One of the biggest challenges institutions are having today is pruning and culling their programs, and leaders must have the courage to look faculty in the eye and say, “by the way, that course is costing us lots of money, and you only have five people in it. We know you may like it, but we can’t continue to teach a course that students don’t want.” That can be a really tough academic decision, but one that must be made.

Wrapping Up

We believe that the disruption going on in higher ed has just started, and that surviving and thriving in the higher ed space will take intense focus to fine tune the systems, processes, and cost structure if institutions are going to compete and survive.

Competition for the adult student has heated up dramatically. Whether we like it or not, this is not only because more traditional institutions have decided to get into the market, but also because multiple institutions are now competing on price, including those that have state subsidies federal subsidies, and/or have large endowments. This can make it very difficult for smaller institutions to compete against as it allows larger institutions to “give away” of their offerings.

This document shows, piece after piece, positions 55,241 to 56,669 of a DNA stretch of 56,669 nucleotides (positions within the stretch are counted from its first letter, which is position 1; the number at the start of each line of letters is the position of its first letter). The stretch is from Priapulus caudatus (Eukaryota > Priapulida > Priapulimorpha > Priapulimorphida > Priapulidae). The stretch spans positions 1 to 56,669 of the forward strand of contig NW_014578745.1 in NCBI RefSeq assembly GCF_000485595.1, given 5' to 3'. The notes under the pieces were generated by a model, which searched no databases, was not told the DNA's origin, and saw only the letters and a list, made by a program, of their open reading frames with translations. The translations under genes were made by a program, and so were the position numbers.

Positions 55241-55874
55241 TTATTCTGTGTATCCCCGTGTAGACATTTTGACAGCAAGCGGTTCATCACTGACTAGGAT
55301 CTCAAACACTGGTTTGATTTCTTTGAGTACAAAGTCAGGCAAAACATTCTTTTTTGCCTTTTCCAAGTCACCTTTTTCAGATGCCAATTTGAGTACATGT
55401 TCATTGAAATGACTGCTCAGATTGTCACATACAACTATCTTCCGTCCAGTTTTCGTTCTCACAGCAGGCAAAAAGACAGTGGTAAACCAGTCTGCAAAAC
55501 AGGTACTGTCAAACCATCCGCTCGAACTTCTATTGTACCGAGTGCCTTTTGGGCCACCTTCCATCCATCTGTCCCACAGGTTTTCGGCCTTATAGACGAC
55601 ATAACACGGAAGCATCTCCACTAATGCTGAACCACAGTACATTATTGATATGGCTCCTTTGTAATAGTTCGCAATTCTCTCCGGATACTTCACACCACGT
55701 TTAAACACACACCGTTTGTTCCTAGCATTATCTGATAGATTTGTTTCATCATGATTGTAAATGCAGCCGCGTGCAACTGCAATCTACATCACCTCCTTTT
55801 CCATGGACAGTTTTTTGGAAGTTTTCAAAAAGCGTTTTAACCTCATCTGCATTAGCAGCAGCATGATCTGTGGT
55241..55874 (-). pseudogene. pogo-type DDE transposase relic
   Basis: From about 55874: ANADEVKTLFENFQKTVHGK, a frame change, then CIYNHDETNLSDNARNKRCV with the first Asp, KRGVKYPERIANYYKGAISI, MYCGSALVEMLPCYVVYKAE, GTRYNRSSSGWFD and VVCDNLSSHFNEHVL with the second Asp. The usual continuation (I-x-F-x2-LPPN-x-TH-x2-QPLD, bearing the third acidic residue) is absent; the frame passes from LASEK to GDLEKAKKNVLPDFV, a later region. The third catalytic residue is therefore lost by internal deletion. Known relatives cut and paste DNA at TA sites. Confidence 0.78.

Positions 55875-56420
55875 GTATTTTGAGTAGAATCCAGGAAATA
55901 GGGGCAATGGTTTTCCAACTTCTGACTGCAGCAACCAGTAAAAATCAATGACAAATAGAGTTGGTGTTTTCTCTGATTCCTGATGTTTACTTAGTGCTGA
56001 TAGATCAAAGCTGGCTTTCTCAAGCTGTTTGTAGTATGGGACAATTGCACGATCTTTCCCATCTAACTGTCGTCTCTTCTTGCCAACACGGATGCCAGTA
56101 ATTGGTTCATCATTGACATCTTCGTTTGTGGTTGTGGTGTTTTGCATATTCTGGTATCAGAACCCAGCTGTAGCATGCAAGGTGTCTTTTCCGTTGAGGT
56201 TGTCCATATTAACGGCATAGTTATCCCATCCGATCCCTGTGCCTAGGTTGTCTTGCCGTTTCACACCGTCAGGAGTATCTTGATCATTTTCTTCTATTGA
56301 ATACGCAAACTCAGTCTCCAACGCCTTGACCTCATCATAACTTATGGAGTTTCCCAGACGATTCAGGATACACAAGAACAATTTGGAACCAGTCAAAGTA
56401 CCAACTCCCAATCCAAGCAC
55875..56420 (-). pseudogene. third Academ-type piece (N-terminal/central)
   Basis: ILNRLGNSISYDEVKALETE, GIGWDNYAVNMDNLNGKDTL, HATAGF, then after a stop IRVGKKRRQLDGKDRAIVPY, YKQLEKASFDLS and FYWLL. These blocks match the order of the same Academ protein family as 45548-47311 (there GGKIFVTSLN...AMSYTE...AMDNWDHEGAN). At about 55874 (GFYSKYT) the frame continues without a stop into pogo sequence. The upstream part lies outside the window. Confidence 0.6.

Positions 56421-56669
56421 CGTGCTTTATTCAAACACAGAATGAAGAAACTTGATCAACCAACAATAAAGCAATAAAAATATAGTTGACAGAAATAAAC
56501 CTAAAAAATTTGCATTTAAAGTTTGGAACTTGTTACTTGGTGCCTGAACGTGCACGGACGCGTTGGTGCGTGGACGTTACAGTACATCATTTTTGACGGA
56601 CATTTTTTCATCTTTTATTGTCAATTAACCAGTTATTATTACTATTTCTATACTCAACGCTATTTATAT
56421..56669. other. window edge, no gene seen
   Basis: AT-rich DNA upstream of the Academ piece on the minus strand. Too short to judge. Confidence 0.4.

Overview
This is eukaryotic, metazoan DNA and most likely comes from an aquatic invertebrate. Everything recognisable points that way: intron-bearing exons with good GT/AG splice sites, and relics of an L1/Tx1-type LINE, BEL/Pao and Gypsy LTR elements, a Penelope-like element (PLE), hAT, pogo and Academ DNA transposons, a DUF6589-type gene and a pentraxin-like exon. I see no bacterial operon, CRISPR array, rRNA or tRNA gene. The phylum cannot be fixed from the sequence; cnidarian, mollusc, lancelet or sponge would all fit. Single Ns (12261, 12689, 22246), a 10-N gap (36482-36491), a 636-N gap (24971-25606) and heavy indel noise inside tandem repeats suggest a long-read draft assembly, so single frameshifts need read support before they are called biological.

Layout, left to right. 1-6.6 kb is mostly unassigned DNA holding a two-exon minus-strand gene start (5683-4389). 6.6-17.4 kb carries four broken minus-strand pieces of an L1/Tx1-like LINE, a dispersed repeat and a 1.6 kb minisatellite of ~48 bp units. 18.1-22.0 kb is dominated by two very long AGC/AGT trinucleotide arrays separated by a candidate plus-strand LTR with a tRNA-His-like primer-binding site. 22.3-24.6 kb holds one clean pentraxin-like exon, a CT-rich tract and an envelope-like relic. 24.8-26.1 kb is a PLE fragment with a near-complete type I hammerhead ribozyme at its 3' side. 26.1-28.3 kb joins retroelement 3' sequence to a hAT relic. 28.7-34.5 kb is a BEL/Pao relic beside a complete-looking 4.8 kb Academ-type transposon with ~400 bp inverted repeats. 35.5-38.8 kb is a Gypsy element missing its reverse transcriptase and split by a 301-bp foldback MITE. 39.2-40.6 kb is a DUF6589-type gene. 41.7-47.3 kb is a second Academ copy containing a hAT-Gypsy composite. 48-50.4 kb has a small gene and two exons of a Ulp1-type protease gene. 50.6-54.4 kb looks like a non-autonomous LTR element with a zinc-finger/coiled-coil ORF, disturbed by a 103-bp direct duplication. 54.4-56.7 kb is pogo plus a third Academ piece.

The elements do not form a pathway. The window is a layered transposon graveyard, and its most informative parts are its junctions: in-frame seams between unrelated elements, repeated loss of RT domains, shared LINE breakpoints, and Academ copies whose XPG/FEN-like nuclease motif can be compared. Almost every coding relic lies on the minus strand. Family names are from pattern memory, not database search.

Bullet Points:

  • The higher ed sector has been relatively immune (or perhaps resistant?) to change since its inception, but in the past 10-15 years, and especially since the Great Recession, multiple things have changed, forcing changes on it. We now are seeing market forces unleashed, including consolidation, mergers/acquisitions, and closures as we’ve rarely seen before (and not in my lifetime).
  • Higher ed finds itself in the maturity to declining stages of the product lifecycle as characterized by declining enrollments, lack of differentiation in the higher ed marketplace, and an increase in market consolidation (M&A activity) and/or college closings.
  • Some smaller colleges and universities under financial stress are looking for ways to solve their problems, and one way is merging with or being merged into another institution.
  • There are multiple reasons for increased M&A activity in the higher ed sector besides market forces at work, and we need to look at the reasons why M&A activity occurs. Basically, there are three main reasons: New markets / customers, new technologies, or gains in efficiencies in operations.